Volume 30 Issue 4
Jul.  2020
Turn off MathJax
Article Contents

WANG Rui, DONG Zhibao, ZHOU Zhengchao. Different Responses of Vegetation to Frozen Ground Degradation in the Source Region of the Yellow River from 1980 to 2018[J]. Chinese Geographical Science, 2020, 30(4): 557-571. doi: 10.1007/s11769-020-1135-y
Citation: WANG Rui, DONG Zhibao, ZHOU Zhengchao. Different Responses of Vegetation to Frozen Ground Degradation in the Source Region of the Yellow River from 1980 to 2018[J]. Chinese Geographical Science, 2020, 30(4): 557-571. doi: 10.1007/s11769-020-1135-y

Different Responses of Vegetation to Frozen Ground Degradation in the Source Region of the Yellow River from 1980 to 2018

doi: 10.1007/s11769-020-1135-y
Funds:

Under the auspices of National Natural Science Foundation of China (No. 41807061, 41930641, 41977061), Postdoctoral Science Foundation of China (No. 2018M633454), Team Building Research Funds for the Central Universities of China (No. GK202001003)

  • Received Date: 2019-08-14
  • Frozen ground degradation under a warming climate profoundly influences the growth of alpine vegetation in the source region of the Qinghai-Tibet Plateau. This study investigated spatiotemporal variations in the frozen ground distribution, the active layer thickness (ALT) of permafrost (PF) soil and the soil freeze depth (SFD) in seasonally frozen soil from 1980 to 2018 using the temperature at the top of permafrost (TTOP) model and Stefan equation. We compared the effects of these variations on vegetation growth among different frozen ground types and vegetation types in the source region of the Yellow River (SRYR). The results showed that approximately half of the PF area (20.37% of the SRYR) was projected to degrade into seasonally frozen ground (SFG) during the past four decades; furthermore, the areal average ALT increased by 3.47 cm/yr, and the areal average SFD decreased by 0.93 cm/yr from 1980 to 2018. Accordingly, the growing season Normalized Difference Vegetation Index (NDVI) presented an increasing trend of 0.002/10yr, and the increase rate and proportion of areas with NDVI increase were largest in the transition zone where PF degraded to SFG (the PF to SFG zone). A correlation analysis indicated that variations in ALT and SFD in the SRYR were significantly correlated with increases of NDVI in the growing season. However, a rapid decrease in SFD (< -1.4 cm/10yr) could have reduced the soil moisture and, thus, decreased the NDVI. The NDVI for most vegetation types exhibited a significant positive correlation with ALT and a negative correlation with SFD. However, the steppe NDVI exhibited a significant negative correlation with the SFD in the PF to SFG zone but a positive correlation in the SFG zone, which was mainly limited by water condition because of different change rates of the SFD.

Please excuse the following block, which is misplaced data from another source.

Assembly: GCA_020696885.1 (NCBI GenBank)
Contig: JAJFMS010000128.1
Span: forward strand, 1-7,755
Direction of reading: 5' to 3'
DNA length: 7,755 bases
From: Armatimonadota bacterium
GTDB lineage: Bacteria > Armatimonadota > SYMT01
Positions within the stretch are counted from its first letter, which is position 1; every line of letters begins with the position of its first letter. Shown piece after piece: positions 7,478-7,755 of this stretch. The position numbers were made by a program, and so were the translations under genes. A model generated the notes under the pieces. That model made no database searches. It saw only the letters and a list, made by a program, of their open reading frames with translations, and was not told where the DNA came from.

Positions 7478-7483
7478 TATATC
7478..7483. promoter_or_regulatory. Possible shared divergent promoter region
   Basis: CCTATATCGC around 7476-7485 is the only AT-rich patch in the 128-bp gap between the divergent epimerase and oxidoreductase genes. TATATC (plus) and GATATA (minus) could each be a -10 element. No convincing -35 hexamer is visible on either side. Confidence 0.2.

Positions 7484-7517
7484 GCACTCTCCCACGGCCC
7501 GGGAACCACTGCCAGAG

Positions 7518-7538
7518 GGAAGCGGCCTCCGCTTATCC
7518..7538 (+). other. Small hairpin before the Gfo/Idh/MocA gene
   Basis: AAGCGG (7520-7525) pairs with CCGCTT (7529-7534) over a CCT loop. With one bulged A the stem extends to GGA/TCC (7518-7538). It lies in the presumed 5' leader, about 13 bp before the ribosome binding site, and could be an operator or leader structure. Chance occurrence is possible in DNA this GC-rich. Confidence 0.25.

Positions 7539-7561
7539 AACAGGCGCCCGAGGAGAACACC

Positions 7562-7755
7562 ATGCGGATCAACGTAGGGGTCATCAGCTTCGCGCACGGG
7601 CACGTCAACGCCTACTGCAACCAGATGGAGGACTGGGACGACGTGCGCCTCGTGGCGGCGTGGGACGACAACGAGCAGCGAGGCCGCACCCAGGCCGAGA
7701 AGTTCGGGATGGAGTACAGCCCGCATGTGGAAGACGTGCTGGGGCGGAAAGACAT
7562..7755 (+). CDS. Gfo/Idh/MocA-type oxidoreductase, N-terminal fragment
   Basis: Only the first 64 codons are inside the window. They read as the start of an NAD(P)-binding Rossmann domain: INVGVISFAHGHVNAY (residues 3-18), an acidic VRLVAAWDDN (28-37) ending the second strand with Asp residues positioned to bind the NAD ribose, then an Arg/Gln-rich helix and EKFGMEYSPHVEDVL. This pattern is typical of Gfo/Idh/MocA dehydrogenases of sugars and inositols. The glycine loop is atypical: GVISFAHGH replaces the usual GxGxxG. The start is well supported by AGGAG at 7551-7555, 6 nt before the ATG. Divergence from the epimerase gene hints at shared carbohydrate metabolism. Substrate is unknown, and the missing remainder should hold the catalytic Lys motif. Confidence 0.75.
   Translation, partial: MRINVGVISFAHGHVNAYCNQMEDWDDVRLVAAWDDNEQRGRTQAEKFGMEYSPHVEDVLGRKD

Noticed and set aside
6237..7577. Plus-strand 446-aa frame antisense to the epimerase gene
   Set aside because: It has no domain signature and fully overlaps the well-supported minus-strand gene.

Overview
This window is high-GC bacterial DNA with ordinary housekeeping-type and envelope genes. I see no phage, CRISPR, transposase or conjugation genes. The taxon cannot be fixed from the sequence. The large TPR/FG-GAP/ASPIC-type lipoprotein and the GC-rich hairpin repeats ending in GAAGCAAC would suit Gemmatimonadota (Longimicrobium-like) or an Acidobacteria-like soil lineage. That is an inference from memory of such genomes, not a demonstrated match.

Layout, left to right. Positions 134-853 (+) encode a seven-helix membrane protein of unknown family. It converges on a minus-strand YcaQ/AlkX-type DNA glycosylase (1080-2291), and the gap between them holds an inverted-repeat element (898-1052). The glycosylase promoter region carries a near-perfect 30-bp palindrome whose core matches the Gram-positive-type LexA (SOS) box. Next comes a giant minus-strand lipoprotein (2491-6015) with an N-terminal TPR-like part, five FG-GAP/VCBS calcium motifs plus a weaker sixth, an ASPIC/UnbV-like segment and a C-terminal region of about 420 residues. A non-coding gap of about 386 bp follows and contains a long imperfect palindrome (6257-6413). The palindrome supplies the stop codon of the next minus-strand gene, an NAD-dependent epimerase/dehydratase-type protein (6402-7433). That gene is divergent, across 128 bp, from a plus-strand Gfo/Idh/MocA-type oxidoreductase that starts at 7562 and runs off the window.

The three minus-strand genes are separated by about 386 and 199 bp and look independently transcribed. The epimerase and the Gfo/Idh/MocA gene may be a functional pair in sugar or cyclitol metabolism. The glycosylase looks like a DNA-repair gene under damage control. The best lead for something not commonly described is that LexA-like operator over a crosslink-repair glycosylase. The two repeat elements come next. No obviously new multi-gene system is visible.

• [1] Anderson J E, Douglas T A, Barbato R A et al., 2019. Linking vegetation cover and seasonal thaw depths in interior Alaska permafrost terrains using remote sensing. Remote Sensing of Environment, 233:111363. doi: 10.1016/j.rse.2019.111363
    [2] Barry R G, Gan T Y, 2011. The Global Cryosphere:Past, Present and Future. Cambridge:Cambridge University Press.
    [3] Cable J M, Ogle K, Bolton W R et al., 2014. Permafrost thaw affects boreal deciduous plant transpiration through increased soil water, deeper thaw, and warmer soils. Ecohydrology, 7(3):982-997. doi: 10.1002/eco.1423
    [4] Cuo L, Zhang Y X, Bohn T J et al., 2015. Frozen soil degradation and its effects on surface hydrology in the northern Tibetan Plateau. Journal of Geophysical Research:Atmospheres, 120(16):8276-8298. doi: 10.1002/2015JD023193
    [5] Dente L, Vekerdy Z, Wen J et al., 2012. Maqu network for valida-tion of satellite-derived soil moisture products. International Journal of Applied Earth Observation and Geoinformation, 17:55-65. doi: 10.1016/j.jag.2011.11.004
    [6] Du Jiaqiang, Shu Jianmin, Wang Yurhui et al., 2014. Comparison of GIMMS and MODIS normalized vegetation index compo-site data for Qinghai-Tibet Plateau. Chinese Journal of Applied Ecology, 25(2):533-544. (in Chinese)
    [7] Evans S G, Ge S M, 2017. Contrasting hydrogeologic responses to warming in permafrost and seasonally frozen ground hillslopes. Geophysical Research Letters, 44(4):1803-1813. doi: 10.1002/2016GL072009
    [8] Food and Agriculture Organization of the United Nations (FAO), World Soil Information, Institute of Soil Science (ISRIC), Joint Research Centre of the European Commission (JRC), 2009. Harmonized World Soil Database (Version 1.1). Available at:http://www.fao.org/land-water/databases-and-software/hwsd/en/
    [9] Feng Y Q, Liang S H, Kuang X X et al., 2019. Effect of climate and thaw depth on alpine vegetation variations at different permafrost degrading stages in the Tibetan Plateau, China. Arctic, Antarctic, and Alpine Research, 51(1):155-172. doi: 10.1080/15230430.2019.1605798